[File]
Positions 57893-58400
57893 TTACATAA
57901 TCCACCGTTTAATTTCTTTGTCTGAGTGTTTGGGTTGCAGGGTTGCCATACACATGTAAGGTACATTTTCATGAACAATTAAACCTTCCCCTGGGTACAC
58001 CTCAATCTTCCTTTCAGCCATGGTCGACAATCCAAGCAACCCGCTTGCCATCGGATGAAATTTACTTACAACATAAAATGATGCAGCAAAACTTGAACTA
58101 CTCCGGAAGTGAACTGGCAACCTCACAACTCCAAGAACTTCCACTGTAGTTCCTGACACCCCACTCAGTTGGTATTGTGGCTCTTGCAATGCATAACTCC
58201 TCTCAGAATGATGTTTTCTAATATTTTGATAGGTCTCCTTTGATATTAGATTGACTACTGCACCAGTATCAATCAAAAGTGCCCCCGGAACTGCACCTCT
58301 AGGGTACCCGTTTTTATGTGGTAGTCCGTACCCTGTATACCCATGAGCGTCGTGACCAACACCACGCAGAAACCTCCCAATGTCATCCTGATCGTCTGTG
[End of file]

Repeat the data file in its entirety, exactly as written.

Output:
Positions 57893-58400
57893 TTACATAA
57901 TCCACCGTTTAATTTCTTTGTCTGAGTGTTTGGGTTGCAGGGTTGCCATACACATGTAAGGTACATTTTCATGAACAATTAAACCTTCCCCTGGGTACAC
58001 CTCAATCTTCCTTTCAGCCATGGTCGACAATCCAAGCAACCCGCTTGCCATCGGATGAAATTTACTTACAACATAAAATGATGCAGCAAAACTTGAACTA
58101 CTCCGGAAGTGAACTGGCAACCTCACAACTCCAAGAACTTCCACTGTAGTTCCTGACACCCCACTCAGTTGGTATTGTGGCTCTTGCAATGCATAACTCC
58201 TCTCAGAATGATGTTTTCTAATATTTTGATAGGTCTCCTTTGATATTAGATTGACTACTGCACCAGTATCAATCAAAAGTGCCCCCGGAACTGCACCTCT
58301 AGGGTACCCGTTTTTATGTGGTAGTCCGTACCCTGTATACCCATGAGCGTCGTGACCAACACCACGCAGAAACCTCCCAATGTCATCCTGATCGTCTGTG